Tommy, who had been allowed to take his money with him when he entered the program, worked various legitimate jobs while in the program, including one in a restaurant. He told me this about the difference between civilian life and the mafia, in an interview that I did with him in 2000 for the New York Times: "All the time I was in the mob, I never wanted to kill anybody. Out here in the legitimate world, there's 10 people that I've met that I would kill. These legitimate people are worse than mob guys.")

OK, so that's sort of the Philadelphia I remember.

On the CBS News last week, they wasted my time (and my birds' time) slobbering over every standard tourist cliche about Philadelphia: Independence Hall and the Liberty Bell; the Art Museum steps (not its collection, mind you), and those two goddamned cheese-steak joints that the travel harpies unfortunate enough to get assigned to write about Philadelphia always gush over. The two joints are in grubby South Philadelphia -- Pat's King of Steaks and Geno's, across the street from one another, rivals for the supposed title of greatest cheese-steak in the world.

Now, anybody remotely familiar with the subject knows that Pat's and Geno's are O.K. at best, their main assets being that they are open 24 hours a day, and if you have a hankering for a big greasy cheese-steak after the Phillies game, or after a long night out, they're there for you.

In fact, I do remember one strange time after a long night with a gang of press and movie people at Ed (Mrs. Paul's Fish Sticks) Piszek's wonderful but short-lived Philadelphia Press Club. I think it was in 1977.

My evening somehow ended up after 3 a.m. at Pat's King of Steaks, in the company of a very famous, and very famished, Hollywood actress who told me she would have me killed if I ever put it in the paper that we had lurched down to Pat's, just the two of us, to wolf down cheese-steaks at that hour of the night. She had on sunglasses, and an edge of the cheese-steak smudged them with grease as she devoured it, as I recall. She's not as famous now, but a promise is a promise -- and a threat is a threat, as my mob friend would agree.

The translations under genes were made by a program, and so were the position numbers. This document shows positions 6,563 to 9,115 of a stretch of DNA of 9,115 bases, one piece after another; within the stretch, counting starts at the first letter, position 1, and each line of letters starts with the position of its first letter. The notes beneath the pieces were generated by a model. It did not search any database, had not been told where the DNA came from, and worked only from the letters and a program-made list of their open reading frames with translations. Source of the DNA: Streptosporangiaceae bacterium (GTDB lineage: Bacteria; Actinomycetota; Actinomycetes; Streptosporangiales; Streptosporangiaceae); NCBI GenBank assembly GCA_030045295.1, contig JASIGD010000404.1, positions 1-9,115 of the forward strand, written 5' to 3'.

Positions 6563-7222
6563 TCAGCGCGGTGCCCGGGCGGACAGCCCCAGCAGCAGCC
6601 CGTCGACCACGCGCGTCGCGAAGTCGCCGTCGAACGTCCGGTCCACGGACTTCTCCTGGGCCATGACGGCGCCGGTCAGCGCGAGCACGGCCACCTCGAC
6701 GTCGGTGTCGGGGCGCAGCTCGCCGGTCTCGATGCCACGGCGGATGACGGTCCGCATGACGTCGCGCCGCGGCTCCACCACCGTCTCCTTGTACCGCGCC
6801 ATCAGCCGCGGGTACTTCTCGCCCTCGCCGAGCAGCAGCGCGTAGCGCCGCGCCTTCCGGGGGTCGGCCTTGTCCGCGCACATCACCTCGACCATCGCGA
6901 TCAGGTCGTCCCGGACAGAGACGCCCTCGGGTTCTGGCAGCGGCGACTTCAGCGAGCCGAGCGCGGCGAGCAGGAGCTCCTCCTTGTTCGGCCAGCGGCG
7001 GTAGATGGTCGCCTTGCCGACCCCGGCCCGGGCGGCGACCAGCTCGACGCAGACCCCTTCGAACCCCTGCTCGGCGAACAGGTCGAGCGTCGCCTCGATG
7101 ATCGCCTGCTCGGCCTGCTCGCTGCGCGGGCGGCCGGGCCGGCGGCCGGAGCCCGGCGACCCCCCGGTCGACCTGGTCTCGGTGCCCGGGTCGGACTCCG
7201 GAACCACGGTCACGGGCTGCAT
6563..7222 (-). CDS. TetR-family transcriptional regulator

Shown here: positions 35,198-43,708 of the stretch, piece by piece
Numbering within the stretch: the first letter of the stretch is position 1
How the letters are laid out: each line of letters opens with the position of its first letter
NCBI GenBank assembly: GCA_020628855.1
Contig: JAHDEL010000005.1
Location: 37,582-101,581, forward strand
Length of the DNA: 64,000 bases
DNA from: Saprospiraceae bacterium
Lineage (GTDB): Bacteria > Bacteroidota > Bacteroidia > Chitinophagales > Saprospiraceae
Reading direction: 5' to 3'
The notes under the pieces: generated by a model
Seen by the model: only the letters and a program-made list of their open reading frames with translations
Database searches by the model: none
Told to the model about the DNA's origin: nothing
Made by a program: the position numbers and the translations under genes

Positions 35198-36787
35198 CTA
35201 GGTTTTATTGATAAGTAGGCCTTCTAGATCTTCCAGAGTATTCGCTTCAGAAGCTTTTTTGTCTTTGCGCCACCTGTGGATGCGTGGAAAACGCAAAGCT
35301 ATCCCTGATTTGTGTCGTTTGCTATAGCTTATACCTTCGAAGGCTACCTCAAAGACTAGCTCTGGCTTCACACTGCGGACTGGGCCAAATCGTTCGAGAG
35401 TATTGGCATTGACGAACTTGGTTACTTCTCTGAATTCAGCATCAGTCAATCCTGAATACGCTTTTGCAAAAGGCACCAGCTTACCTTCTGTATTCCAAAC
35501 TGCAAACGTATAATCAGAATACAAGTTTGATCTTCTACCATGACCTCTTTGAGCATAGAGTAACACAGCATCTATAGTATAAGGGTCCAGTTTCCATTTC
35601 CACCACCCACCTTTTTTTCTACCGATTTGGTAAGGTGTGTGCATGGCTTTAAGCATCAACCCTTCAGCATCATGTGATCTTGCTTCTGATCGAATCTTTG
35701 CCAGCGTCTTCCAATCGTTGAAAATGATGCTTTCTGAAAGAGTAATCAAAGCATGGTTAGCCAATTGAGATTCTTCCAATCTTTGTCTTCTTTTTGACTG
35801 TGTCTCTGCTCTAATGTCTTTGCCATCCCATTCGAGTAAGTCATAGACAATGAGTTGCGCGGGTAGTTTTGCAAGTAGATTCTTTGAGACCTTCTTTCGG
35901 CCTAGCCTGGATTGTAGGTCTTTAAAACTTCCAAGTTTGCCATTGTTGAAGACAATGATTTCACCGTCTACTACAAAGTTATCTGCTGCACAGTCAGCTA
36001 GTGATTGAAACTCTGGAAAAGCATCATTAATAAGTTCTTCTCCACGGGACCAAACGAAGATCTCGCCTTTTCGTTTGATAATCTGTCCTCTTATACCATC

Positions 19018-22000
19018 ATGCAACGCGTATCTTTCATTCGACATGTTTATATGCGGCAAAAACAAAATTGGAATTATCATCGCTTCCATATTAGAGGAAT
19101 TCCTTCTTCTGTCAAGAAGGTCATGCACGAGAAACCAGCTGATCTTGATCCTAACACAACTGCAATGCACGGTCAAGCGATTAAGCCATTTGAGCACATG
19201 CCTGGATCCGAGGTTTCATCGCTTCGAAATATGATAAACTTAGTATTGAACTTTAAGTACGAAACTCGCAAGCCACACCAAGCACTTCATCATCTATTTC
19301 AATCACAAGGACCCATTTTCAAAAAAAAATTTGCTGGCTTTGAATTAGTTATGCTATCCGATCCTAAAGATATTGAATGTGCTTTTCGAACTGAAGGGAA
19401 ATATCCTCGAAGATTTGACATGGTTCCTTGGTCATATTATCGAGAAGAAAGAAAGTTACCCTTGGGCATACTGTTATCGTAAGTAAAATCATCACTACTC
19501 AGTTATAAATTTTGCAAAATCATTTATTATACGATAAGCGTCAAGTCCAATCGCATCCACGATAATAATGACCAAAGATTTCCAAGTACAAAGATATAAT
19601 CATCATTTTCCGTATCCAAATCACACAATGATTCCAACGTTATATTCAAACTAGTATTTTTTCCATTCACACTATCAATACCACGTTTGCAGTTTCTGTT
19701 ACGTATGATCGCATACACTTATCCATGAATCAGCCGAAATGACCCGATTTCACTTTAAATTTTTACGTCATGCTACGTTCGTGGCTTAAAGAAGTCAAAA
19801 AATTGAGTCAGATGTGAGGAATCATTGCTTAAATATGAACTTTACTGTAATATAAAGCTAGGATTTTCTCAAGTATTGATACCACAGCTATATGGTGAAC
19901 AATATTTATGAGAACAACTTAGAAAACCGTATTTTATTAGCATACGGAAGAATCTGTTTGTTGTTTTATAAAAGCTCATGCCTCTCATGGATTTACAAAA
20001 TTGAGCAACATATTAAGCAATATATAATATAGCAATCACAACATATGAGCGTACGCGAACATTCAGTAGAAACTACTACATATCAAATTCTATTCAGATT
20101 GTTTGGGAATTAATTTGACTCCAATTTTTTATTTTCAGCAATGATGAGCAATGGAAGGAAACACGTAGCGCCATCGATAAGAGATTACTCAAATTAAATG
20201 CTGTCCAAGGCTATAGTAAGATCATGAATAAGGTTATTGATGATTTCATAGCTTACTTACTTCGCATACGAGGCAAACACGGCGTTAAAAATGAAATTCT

Anyway, who cares about the CBS Evening News, another dinosaur trudging off to the tar pits? But I must say the segment on cheese steaks got my attention, at least enough to want to set the record straight.

One reason for this odd attention to cheese-steaks is that, having put on weight with all the traveling I do, I am on a diet. And when you are on a diet and you grew up in Philadelphia, there is nothing quite as riveting as the image of a belly-buster of a Philadelphia cheese-steak.

The cheese-steak sandwich is unique to Philadelphia and its suburbs in both Pennsylvania and New Jersey. Yeah, I know they sell them elsewhere, but they're not the same. There is something especially unique about the roll. Every Philadelphia native I know who's moved elsewhere (and that would include all of them) wonders why you can't get a Philadelphia-quality torpedo roll anywhere else in the country. Trust me: You can't.

But unless you're towing around a beautiful, sloshed and hungry starlet who absolutely demands to go to Pat's, there are tons of great cheese-steak joints in the Philadelphia. Here's a link. On that list, many of the cognoscenti would settle on Frank's, at 4th and South. Ignore any links on the list to cheese-steaks that are sold anywhere more than 60 miles from Philadelphia.

For another Philadelphia specialty, the sub-like hoagie (a masterpiece of sandwich construction), the White House Sub Shop in Atlantic City is mobbed (I mean, crowded) and justifiably renowned. They also make great cheese-steaks.

Now I gotta go feed the parrots. Nothing like chopping up some nice broccoli, some fruit, some string beans and a hardboiled egg and tossing in some pistachios and walnuts (that's the birds' dinner) to get your mind off cheese-steaks and onto that nice broiled piece of fish (that's mine).

Luckily, Philadelphia is a 2-hour drive from my house.